As social signals become increasingly more important in organic search, it's become critical for us to know what we are working with when it comes to the various social platforms.
Facebook and Twitter, currently the two main social networks, are relatively straightforward. With Facebook you you either create a personal account to catch up with old or new friends, or you can use your personal account to create a Facebook Page, which you can then use to promote your business, interact with other users, and get “likes” for your page.
With Twitter, you know exactly what you are getting when you sign up. It doesn’t matter if you are using it for your business or for personal use, you are going to get the same account either way. It is up to you how you use the platform.
There are some additional complexities when setting up targeted paid campaigns on these platforms, but for pure organic social engagement, Facebook and Twitter have made it easy.
Google+, with it's variety of pages, profiles, and accounts, however, is a totally different animal altogether. It can seem as though there is no clear purpose or distinction between how these various accounts are set up or talk to one another. To top it off, Google has really bad commitment issues and is constantly changing and merging certain types of pages. This has resulted in a large number of questions: “What type of page do I have? What type of page does my business have? Have my pages ‘merged’ like Google says they have?”
Personally, I’m exhausted. I’m tired of reconciling the differences and of wanting to know exactly what I should be doing to properly optimize clients for local search. Fatigued as I am, I’ve finally got this thing figure out. So, I invite you to sit back, relax (maybe grab a beer, because you deserve one at this point), and get ready to finally demystify Google+ for Business.
The Many Faces of Google+
The first step in comprehending Google+ in its entirety is understanding Google’s separate offerings. For the sake of this post, we’re going to delve into three courses: Google+ personal pages, Google+ Local, and Google Places for Business.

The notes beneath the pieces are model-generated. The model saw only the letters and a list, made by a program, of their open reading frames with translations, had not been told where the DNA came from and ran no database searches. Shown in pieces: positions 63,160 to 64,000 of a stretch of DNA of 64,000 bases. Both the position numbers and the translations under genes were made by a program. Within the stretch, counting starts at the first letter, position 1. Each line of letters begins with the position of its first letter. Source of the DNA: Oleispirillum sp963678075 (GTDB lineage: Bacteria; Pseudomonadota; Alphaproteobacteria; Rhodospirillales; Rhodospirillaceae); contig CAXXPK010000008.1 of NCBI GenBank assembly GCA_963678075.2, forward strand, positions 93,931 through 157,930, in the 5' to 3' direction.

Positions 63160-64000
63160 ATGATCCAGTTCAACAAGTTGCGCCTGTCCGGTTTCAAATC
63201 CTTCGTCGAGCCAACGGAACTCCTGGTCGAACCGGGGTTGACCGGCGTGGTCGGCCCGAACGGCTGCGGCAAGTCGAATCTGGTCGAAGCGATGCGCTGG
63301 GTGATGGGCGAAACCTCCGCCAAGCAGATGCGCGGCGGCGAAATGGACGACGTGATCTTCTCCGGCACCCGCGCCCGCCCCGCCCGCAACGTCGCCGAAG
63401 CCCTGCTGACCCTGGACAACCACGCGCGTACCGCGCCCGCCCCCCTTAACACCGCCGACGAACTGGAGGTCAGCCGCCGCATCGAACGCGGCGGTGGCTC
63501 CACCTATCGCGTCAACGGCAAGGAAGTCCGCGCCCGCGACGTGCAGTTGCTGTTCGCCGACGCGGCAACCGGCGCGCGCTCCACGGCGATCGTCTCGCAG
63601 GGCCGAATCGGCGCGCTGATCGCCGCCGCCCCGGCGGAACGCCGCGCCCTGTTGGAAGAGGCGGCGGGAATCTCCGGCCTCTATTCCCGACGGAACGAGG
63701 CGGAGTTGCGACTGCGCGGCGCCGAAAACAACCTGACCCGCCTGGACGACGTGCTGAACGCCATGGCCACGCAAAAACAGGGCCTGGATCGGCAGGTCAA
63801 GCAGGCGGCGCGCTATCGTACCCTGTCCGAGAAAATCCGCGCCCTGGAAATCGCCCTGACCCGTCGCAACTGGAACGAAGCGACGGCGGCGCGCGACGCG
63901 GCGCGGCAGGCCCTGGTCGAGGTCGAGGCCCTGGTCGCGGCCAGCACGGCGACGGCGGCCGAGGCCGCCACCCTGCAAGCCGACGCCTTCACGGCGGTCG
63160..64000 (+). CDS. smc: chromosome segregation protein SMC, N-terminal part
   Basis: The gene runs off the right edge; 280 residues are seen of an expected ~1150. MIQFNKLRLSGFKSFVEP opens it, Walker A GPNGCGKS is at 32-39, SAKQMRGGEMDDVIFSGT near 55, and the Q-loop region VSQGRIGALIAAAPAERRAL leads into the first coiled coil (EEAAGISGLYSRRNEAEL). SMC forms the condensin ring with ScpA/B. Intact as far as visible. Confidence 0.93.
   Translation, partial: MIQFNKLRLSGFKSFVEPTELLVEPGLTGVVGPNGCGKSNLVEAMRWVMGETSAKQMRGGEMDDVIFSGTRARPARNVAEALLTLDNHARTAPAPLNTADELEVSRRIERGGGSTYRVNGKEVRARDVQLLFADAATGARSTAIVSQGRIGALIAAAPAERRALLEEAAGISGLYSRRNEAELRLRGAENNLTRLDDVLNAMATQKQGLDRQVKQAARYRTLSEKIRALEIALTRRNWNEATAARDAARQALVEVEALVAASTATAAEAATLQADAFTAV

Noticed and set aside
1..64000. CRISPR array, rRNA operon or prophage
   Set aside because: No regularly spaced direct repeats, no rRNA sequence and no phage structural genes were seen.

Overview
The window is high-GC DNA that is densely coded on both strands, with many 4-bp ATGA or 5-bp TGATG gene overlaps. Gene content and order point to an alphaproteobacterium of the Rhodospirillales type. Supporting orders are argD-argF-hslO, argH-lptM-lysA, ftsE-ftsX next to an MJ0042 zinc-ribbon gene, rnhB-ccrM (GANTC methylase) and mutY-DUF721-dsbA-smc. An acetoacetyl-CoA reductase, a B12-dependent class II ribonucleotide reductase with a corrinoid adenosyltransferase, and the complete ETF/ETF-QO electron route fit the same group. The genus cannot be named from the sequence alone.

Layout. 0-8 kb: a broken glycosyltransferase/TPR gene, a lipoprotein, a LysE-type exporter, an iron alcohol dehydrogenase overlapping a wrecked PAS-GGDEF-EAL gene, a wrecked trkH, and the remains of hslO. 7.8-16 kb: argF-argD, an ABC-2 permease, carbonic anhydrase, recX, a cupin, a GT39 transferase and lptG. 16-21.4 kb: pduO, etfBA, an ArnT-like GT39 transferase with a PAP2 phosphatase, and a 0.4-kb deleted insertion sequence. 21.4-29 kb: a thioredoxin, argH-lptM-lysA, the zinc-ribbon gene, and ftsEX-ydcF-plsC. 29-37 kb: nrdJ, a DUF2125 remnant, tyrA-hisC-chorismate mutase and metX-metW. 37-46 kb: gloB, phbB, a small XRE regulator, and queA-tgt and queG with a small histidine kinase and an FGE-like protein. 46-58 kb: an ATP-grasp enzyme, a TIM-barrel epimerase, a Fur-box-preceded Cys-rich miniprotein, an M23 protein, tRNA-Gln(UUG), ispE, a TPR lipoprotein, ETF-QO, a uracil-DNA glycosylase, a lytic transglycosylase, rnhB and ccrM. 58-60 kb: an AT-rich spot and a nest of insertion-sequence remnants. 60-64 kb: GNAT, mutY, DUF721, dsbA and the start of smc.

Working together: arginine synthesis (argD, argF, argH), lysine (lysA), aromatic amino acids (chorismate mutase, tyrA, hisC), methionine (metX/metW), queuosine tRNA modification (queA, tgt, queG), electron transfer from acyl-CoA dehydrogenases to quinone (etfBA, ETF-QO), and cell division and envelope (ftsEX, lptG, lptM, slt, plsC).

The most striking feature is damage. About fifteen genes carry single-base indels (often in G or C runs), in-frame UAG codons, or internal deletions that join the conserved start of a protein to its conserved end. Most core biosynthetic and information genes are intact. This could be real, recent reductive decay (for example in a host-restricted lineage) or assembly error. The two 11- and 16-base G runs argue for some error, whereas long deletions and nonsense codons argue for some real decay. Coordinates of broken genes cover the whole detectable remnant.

Like with all other forms of social media, you will first want to create your own personal Google+ page using your G-Mail account. With a little customization, the final result looks something like this:
This will allow you to engage with your friends that are on Google+, share cool articles you have read, follow your favorite businesses, and interact with a number of growing Google+ communities. The world is at your fingertips now that you have a Google+ page, but tread lightly my friends. As you venture further into this new world, it becomes increasingly more difficult to comprehend.
For example, let’s say that you have just started your own business and want to create a Google+ page for that new business. However, after looking around Google, you don’t know if you want to create a Google+ Local, or a Google Places for Business page. The answer you are looking for is both; you want to create both of those pages for your business.
Having both of these pages will help increase your social metrics, your business’ visibility, and help you control your brand’s image. Most importantly though, it is going to help you with your visibility in organic search results.
Google+ Local vs. Google Places for Business
Google created these two different platforms for two very similar purposes and now have been “merged” together.
Google Places for Business was created for the sole purpose of Google’s search engine. This is where Google pulls your name, address, number, hours, photos, etc. to show in the search results; often called the "local pack". You could edit any of the information that you wanted at any time from your Google Places Dashboard, but you have to go through a verification process so Google knows you are indeed a real business. If you are a business owner, you may have had issues with duplicate Google Places pages in the past (a whole other headache!).
Google+ Local was created with the idea of making social interaction a possibility for businesses. It gave you the chance to engage with your customers and other businesses in your industry. Each page serves the purpose of providing customers with the basic business information: official address, phone number, name, etc.
The issue is that you’re required to simultaneously manage these two different pages for you business. Both of these pages offer things you want for your company, but managing both can be a major headache. Separate from one another, they are like incomplete thoughts. Together they help you get found on Google and allow you to reach your customers on a personal level. Google eventually figured this out, and in the fall of 2013, they officially announced that they were merging Google+ Local and Google Places for Business.